The leeward areas of all Hawaiian Islands will be under a Red Flag Warning on Sunday. On the island of Oʻahu, a wildfire has already been burning for about 1 week. The Honolulu Fire Department says the Mililani Mauka fire has burned about 1,300 acres in a remote mountain area. There are no big fires on the island of Hawaiʻi at this point in time, but emergency officials are going to be on high alert.
The National Weather Service has replaced the Fire Weather Watch for the leeward areas of Hawaiʻi with a Red Flag Warning, which will be in effect from late Sunday morning through Monday afternoon. Forecasters say strong trade winds and low relative humidity will combine with dry fuels to bring the potential for critical fire weather conditions during this time.
Hawaiʻi County’s Emergency Operations Center will be activated throughout the duration of the event. Here is the civil defense radio message that was sent out on Saturday afternoon.
HCCD radio message: “Due to the Red Flag Warning the following emergency rules rules will be implemented. From 12 a.m. on Sunday, November 5th, through 6 a.m. Tuesday, November 7th, all outdoor burning and outdoor open flames are banned in the districts of North and South Kohala, North and South Kona, and Kaʻū. Please help protect our families and community by following these simple rules to get us through this fire danger period. You’ll be notified of any changes that affect your safety. This is your Hawaiʻi County Civil Defense Agency.”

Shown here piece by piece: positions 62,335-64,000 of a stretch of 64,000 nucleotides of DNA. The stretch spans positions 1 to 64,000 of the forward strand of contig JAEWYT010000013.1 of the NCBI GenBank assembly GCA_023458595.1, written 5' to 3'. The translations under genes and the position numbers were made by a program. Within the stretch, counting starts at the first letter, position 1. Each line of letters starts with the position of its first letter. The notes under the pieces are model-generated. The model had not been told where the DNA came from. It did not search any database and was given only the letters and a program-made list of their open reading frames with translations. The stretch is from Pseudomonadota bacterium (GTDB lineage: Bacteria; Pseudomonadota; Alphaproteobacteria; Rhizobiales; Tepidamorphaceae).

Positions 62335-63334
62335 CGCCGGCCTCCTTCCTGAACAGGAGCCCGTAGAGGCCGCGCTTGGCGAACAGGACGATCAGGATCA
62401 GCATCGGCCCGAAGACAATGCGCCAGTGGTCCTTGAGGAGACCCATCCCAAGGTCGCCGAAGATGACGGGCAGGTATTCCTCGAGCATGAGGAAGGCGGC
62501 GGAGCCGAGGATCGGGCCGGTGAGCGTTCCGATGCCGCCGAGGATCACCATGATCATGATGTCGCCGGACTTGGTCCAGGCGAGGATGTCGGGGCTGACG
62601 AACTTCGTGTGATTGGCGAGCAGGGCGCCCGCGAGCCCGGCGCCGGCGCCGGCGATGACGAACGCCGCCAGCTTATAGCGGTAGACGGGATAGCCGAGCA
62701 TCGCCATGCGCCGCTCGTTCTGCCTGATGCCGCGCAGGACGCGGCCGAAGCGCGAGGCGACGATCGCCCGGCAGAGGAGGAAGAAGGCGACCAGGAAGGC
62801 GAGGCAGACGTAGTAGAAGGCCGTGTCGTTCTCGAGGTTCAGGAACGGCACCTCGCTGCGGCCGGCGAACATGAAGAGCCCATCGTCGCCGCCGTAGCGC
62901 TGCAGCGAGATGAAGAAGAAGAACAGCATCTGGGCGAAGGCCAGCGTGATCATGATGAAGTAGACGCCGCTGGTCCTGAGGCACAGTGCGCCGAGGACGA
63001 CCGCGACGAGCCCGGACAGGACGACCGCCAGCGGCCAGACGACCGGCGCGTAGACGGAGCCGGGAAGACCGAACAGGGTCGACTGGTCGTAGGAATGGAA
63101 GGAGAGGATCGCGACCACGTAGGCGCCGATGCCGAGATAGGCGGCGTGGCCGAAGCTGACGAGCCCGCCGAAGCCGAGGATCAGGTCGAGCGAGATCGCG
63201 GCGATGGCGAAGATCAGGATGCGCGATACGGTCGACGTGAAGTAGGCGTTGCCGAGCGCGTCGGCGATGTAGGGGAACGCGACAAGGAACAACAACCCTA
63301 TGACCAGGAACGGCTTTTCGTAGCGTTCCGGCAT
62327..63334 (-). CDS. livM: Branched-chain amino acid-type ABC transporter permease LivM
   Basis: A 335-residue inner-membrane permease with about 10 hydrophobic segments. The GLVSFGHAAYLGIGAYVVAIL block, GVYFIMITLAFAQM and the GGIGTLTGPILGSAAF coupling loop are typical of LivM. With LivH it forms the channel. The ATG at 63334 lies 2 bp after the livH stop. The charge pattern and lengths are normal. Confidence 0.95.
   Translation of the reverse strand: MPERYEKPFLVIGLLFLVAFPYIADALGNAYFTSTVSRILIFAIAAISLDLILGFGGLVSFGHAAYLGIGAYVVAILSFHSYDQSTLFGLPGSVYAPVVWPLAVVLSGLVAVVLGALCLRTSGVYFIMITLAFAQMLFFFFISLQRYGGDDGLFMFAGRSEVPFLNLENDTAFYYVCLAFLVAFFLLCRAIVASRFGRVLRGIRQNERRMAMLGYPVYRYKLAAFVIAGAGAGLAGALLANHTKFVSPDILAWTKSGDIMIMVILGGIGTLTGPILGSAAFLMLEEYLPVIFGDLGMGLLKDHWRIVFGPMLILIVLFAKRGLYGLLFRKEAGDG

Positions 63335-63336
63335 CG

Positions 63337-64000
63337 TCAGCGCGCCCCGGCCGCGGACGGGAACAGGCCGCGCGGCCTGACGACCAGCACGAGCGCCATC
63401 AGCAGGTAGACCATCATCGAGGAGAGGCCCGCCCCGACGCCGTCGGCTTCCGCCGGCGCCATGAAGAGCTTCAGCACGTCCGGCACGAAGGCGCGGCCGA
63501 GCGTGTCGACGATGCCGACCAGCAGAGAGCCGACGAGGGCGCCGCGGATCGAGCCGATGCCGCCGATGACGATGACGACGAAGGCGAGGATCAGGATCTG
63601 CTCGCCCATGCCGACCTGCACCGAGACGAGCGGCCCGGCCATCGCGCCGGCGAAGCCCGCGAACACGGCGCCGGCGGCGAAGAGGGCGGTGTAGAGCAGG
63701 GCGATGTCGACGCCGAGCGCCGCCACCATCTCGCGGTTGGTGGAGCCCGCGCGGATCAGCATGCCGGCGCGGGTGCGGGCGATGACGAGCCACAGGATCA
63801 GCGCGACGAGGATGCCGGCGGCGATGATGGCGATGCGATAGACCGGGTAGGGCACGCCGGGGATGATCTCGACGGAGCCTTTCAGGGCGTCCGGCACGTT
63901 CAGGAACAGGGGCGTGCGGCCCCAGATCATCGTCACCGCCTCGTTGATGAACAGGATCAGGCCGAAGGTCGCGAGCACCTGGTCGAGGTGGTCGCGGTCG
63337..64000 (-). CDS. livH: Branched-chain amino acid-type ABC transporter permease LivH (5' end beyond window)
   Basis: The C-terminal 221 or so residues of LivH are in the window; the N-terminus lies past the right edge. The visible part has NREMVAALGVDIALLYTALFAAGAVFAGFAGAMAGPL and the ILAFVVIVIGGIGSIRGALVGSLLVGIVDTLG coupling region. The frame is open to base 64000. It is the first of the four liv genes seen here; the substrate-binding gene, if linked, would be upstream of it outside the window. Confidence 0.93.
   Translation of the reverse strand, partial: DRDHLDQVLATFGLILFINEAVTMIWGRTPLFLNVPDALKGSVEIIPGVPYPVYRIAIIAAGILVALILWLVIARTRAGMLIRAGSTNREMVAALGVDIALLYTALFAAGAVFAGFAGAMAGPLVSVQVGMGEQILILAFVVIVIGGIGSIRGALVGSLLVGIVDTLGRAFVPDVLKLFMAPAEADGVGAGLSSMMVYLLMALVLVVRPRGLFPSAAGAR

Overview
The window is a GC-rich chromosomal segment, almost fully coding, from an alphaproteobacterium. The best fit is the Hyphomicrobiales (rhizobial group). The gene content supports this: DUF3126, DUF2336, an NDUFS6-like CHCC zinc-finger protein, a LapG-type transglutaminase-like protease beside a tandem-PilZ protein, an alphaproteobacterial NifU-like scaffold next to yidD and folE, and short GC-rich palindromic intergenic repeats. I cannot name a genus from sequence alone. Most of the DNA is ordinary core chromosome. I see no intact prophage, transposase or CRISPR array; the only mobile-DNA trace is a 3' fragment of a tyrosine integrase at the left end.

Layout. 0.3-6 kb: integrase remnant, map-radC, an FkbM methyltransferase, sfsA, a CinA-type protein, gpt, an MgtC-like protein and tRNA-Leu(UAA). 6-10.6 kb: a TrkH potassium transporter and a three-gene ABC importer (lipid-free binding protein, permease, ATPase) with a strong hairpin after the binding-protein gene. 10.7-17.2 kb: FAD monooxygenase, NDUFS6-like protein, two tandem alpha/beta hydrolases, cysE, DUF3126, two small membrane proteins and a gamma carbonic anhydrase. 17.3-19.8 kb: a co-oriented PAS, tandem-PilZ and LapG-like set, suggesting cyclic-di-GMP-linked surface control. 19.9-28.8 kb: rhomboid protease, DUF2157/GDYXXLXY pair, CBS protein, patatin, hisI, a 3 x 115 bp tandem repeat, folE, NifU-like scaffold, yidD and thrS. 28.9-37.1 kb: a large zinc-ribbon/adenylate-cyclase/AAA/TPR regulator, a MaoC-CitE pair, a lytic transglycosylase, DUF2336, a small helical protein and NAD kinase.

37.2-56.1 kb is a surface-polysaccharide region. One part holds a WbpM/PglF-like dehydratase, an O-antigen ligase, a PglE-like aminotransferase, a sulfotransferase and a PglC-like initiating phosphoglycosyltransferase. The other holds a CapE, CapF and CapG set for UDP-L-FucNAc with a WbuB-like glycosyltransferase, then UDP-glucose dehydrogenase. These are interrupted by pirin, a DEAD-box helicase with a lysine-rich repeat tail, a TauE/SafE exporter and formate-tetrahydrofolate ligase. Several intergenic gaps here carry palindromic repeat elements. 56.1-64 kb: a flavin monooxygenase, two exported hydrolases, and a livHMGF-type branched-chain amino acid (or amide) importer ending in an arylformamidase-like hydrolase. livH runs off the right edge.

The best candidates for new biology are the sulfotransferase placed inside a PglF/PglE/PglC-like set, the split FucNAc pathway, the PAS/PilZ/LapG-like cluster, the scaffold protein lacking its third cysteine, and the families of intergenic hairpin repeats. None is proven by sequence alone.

Just in time of the Red Flag Warning, the Hawaiian Electric company has announced it is implementing new and expanded practices to further reduce the risk of wildfires, following the unprecedented devastation of the August fires on Maui.
Hawaiian Electric faced questioning before Congress on its role in the disaster and its policies in preparation for Red Flag Warnings.
Rep. Morgan Griffith (R-VA), Subcommittee on Oversight and Investigations Chair: “What was the decision-making process not to de-energize or turn the power off on these lines during that critical period?”
Shelee Kimura, President & CEO, Hawaiian Electric: “In 2019, our team started developing a wildfire mitigation plan and based on what they had learned of the plans in California, including their preemptive shut off programs. They determined…”
Rep. Griffith: “That would be the PSPS.”
Kimura: “Yes. That that wasn’t the appropriate fit for Hawaiʻi. Hawaiʻi is very unique, and through that process, that’s the determination that was made. And we had other protocols in place when there’s high winds so when you’re asking why didn’t we shut off the power, that is not our protocol to do that.”
Rep. Griffith: “Going forward, are you reexamining that? Are you looking at doing the Public Safety Power Shut-off programs? Are you looking at that now and are you reexamining your protocols, because they didn’t work.”
Kimura: “We are absolutely reexamining our protocols.”
Hawaiian Electric is now presenting a three-phase strategy, starting with immediate actions, like deploying spotters to strategic locations in risk areas to watch for ignition during Red Flag Warning days. Also, if a fault or disturbance is detected on a circuit, power lines in risk areas will shut off automatically until crews visually confirm that it is safe to restore power. The company says this may result in longer outages in some areas, including outages that last overnight.
Hawaiian Electric says it has also started discussions on a public safety power shut off program which would cut off the power in certain areas before extreme weather events. The utility says such a program would require extensive coordination across all levels of government and community, and could become a tool of last resort, as opposed to a first option.